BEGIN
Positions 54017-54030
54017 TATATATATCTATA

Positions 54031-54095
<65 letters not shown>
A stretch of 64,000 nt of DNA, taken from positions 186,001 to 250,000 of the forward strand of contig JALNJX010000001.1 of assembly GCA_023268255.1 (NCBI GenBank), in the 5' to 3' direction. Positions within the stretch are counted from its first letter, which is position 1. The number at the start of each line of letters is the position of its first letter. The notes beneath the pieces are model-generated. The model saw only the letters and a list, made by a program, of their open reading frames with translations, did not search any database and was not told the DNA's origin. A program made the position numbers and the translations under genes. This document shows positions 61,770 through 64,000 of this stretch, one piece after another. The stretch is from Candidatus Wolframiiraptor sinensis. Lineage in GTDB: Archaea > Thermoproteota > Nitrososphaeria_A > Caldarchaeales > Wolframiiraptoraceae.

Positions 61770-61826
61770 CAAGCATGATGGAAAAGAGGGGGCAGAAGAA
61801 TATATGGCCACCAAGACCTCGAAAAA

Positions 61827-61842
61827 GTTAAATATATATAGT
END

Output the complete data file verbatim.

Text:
Positions 54017-54030
54017 TATATATATCTATA

Positions 54031-54095
<65 letters not shown>
A stretch of 64,000 nt of DNA, taken from positions 186,001 to 250,000 of the forward strand of contig JALNJX010000001.1 of assembly GCA_023268255.1 (NCBI GenBank), in the 5' to 3' direction. Positions within the stretch are counted from its first letter, which is position 1. The number at the start of each line of letters is the position of its first letter. The notes beneath the pieces are model-generated. The model saw only the letters and a list, made by a program, of their open reading frames with translations, did not search any database and was not told the DNA's origin. A program made the position numbers and the translations under genes. This document shows positions 61,770 through 64,000 of this stretch, one piece after another. The stretch is from Candidatus Wolframiiraptor sinensis. Lineage in GTDB: Archaea > Thermoproteota > Nitrososphaeria_A > Caldarchaeales > Wolframiiraptoraceae.

Positions 61770-61826
61770 CAAGCATGATGGAAAAGAGGGGGCAGAAGAA
61801 TATATGGCCACCAAGACCTCGAAAAA

Positions 61827-61842
61827 GTTAAATATATATAGT